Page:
Even though it is no longer the largest company in the world, Exxon is still a very profitable company that generates a ton of cash. In fact, it generated over $55 billion in operating cash flow for the trailing 12-month period based on gross revenue of $434 billion. That equates to revenue of over $89 per share and if oil prices continue to go higher, you can expect that number to increase significantly. By contrast, Chevron Corporation (CVX), which is Exxon’s chief competitor, generated roughly $41 billion in operating cash flow over the same period. The stock has a 2.2% dividend yield and trades at 9.4 times next year's consensus earnings estimate and while not a spectacular bargain, Exxon should perform well over time. Patient investors will be rewarded for staying put.
General Electric (GE) – General Electric has performed well over the last few months and the stock is up about 13%. It has a trailing price to earnings ratio of about 15.8 which puts it a little higher than the market multiple so it is not a great bargain, but its 3.6% dividend yield is quite a bit higher than that of the market. Also, with a payout ratio of only 50% investors can sleep well knowing that it is safe.
General Electric is unique but can probably be best compared to Siemens AG ADR (SI), which is a much smaller company with a market cap of only $88 billion compared to GE’s $207 billion. Siemens looks a little cheaper at first glance with a trailing 12 month price to earnings ratio of 11.5 compared to almost 16 for GE as noted above, but GE has significantly higher gross margins and operating margins at 37.9% and 12.1% respectively. A good article detailing GE’s current situation can be found here.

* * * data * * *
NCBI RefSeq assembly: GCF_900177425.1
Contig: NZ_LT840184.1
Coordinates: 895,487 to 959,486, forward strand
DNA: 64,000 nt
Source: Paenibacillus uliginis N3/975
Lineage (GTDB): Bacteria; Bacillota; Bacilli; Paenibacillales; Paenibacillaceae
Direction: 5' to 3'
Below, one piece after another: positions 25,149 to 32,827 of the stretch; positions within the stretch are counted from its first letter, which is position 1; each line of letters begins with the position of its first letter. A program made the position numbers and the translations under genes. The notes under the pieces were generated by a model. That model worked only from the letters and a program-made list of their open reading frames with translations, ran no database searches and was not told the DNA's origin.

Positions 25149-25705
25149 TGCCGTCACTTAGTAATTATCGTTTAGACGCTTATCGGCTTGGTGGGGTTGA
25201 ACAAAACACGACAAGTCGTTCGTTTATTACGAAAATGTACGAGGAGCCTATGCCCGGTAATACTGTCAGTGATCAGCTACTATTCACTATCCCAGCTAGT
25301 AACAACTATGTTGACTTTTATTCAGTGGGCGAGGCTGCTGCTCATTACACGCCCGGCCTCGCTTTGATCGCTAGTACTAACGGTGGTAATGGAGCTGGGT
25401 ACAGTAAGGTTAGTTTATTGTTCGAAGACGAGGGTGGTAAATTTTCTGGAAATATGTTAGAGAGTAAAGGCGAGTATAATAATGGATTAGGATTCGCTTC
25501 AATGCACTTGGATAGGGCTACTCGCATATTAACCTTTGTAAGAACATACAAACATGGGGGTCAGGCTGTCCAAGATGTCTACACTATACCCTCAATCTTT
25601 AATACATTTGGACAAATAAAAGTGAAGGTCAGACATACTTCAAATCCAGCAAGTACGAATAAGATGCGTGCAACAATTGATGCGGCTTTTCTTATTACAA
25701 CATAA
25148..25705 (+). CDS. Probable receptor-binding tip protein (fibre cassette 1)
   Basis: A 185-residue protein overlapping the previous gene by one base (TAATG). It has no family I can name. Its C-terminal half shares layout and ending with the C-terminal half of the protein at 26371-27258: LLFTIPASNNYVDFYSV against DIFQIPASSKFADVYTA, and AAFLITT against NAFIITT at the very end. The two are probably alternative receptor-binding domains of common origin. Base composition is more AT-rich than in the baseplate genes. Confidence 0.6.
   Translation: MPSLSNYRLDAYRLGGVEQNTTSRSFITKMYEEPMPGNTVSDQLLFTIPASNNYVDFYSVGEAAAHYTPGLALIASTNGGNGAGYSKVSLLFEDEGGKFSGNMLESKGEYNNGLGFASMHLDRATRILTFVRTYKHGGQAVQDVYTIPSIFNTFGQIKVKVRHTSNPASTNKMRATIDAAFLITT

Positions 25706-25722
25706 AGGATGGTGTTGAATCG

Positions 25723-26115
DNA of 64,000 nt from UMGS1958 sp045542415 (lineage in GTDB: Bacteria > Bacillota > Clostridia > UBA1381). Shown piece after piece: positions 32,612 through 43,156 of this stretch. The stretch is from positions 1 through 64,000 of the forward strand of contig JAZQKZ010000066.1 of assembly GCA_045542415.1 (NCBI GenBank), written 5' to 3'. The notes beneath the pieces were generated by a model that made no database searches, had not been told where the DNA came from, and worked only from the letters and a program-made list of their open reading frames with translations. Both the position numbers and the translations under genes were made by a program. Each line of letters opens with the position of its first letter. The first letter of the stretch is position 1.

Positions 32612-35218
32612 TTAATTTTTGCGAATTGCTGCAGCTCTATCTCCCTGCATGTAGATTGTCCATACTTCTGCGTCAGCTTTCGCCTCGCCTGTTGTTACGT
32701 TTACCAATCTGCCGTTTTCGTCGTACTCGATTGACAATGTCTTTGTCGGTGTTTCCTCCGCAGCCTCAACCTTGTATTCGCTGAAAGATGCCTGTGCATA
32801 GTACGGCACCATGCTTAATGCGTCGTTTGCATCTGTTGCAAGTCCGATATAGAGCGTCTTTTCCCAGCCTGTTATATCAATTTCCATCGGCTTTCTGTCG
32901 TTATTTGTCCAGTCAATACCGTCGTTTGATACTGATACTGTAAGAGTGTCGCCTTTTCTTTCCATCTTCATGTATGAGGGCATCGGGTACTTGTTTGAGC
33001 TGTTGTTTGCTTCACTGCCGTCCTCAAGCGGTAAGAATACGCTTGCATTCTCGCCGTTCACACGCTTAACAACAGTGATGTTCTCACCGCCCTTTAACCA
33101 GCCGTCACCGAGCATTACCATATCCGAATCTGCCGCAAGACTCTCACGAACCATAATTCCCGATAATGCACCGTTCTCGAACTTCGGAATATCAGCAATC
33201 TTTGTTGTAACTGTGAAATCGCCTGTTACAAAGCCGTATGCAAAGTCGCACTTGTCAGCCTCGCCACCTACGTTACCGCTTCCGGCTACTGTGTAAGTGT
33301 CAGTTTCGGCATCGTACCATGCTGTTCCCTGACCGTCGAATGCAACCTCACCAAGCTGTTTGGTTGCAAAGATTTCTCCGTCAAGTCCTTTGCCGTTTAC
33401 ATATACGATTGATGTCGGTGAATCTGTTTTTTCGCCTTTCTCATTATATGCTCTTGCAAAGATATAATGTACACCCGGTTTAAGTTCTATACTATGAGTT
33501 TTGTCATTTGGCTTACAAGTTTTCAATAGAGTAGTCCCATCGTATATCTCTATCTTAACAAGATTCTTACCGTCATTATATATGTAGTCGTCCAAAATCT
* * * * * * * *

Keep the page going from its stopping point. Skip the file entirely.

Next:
The stock trades at a price that is near its 52 week high of $20.85 and is not cheap as mentioned above. However, it is a great company that will offer yield-starved investors a place to earn a decent yield and I would be a buyer at $19 per share or less.
Merck (MRK) – Merck has been fairly stable for the past few weeks but did give up some earlier gains in the last week, then bounced back in the last few days. At an 18.9 trailing price to earnings ratio, it looks a little pricey compared to its rival Pfizer Inc. (PFE), at 17.3. However, based on its forward price to earnings ratio of about 10, it doesn’t look pricey at all.
Merck has a dividend yield of 4.4% that is higher than that of its rival Pfizer at 4.1%. With almost $15 billion in cash, the dividend is very secure and was increased in Q4 2011 and with a payout ratio of 77% there is still room to raise the dividend in the future. Also, it’s worth noting that Merck has margins that are very strong with an operating margin at 21.99% and a gross margin at 65.86%. The downside is that its pipeline is not as robust as it once was and some of its products are set to go off patent which will lead to slower growth going forward, but it is working on a drug that could potentially cure AIDS someday and that could be a big windfall for the company as discussed here.
Merck is a fairly large company with a market cap over $116 billion and probably doesn’t have a great risk/reward profile, but I would pick up a few shares on a significant pullback.